Let’s face it, reading the Bible isn’t easy. That’s not a knock at the doctrine of the perspicuity of the Scripture (which says that the central message of the Bible is clear), that’s an acknowledgement that we are separated from the writers of Scripture by thousands of years, culture, language, and spiritual understanding. We need help understanding the Bible, and the discipline of Biblical Theology helps us understand the Bible on its own terms.
40 Questions about Biblical Theology is the newest in a great line of 40 Questions books from Kregel Academic. Professors Jason DeRouchie (Old Testament scholar at Midwestern Baptist Theological Seminary), Oren Martin (Systematic Theologian at Southern Seminary), and Andrew Naselli (New Testament scholar at Bethlehem College & Seminary) take turns answering what the title promises. (Browse the Table of Contents for an overview.) It may not surprise you knowing these Baptist professors that they write from a Progressive Covenantal approach (as opposed to Covenant or Dispensationalist Theology). Even so, they present an evenhanded explanation of Covenant and Dispensational theology in the chapter on each.
Jason DeRouchie describes the book’s target audience: “This book is targeted toward thoughtful and hungry layman, but it will benefit church leaders and students as well. Anyone interested in seeing and savoring the Triune God and in celebrating his purposes from creation to consummation climaxing in Christ will benefit.”
The strengths of the book are in the breadth of topics they can cover clearly and compellingly. I appreciate the wealth of helpful definitions, explanations, and charts that they include, and have earmarked a lot for future teaching. I also appreciate the love each author shows for the discipline of Biblical Theology, because at the end of the day Biblical Theology is all about worshipping God for what He has done through His Son Jesus. This love for Biblical Theology is infectious and comes out through pithy sayings like this one summarizing the Bible’s story: “Kill the dragon, get the girl”—which is as interesting as it is accurate. You may also enjoy how reading fiction series like Harry Potter can help us read the Bible better.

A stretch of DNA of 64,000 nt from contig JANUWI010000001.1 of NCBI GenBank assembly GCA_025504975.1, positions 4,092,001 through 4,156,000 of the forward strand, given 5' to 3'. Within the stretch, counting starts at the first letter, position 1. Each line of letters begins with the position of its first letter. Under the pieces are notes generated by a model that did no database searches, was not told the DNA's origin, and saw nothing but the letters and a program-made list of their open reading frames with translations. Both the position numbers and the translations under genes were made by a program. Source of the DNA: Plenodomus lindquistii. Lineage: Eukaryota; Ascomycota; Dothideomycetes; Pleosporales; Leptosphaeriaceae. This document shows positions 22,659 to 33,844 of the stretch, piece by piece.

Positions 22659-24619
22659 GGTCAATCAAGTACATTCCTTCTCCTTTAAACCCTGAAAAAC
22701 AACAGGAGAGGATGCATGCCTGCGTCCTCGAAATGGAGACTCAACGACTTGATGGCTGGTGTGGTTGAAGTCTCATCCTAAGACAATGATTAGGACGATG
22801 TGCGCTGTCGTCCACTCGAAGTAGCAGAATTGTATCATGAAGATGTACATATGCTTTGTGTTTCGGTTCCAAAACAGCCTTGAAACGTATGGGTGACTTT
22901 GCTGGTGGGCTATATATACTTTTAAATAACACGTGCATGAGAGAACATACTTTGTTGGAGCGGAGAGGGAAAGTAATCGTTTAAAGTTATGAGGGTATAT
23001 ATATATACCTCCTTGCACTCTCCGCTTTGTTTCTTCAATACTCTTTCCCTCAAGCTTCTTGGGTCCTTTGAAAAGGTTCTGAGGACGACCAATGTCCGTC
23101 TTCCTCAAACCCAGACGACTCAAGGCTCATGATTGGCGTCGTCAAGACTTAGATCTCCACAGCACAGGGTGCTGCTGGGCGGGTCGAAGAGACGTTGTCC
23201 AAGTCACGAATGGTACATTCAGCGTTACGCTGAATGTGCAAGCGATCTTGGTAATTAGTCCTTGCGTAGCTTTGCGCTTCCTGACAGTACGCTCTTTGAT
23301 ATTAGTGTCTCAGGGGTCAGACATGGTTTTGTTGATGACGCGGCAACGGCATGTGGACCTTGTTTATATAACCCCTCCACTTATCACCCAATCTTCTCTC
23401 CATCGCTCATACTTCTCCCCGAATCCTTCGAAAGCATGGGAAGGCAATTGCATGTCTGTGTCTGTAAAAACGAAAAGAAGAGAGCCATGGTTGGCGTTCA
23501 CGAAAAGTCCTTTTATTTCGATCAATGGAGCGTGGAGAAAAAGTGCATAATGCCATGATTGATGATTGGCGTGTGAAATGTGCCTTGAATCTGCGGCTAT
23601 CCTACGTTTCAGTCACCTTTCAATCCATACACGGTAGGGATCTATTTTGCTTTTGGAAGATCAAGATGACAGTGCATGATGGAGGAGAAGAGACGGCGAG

While I really enjoyed most of the chapters, the chapters presenting a biblical theology of law and mystery may have been my favorites. The only weakness of the book (and I suppose it is to be expected in a title like this), is that a few of the chapters left me wanting a bit more. But the flip side of that weakness is that it recommends many great resources in the footnotes, which means I know exactly where to turn to satisfy my curiosity.
If there’s a better book to introduce the topic and discipline of Biblical Theology to theological students, I haven’t seen it. The format makes it the ideal starting place because it answers questions succinctly (usually between 8-14 pages) while sharing a treasure trove of footnotes for going deeper on topics of interest. I sincerely hope this book will find its way into Spanish, because I can’t wait to recommend this to some of the pastors our organization trains in Latin America.
40 Questions about Biblical Theology is a great starting place for going deeper into learning how God wants His Word to be read.
 If you’re not a theological student and just want a better grasp of the Bible story, I’d still recommend God’s Big Picture by Vaughan Roberts as a starting point.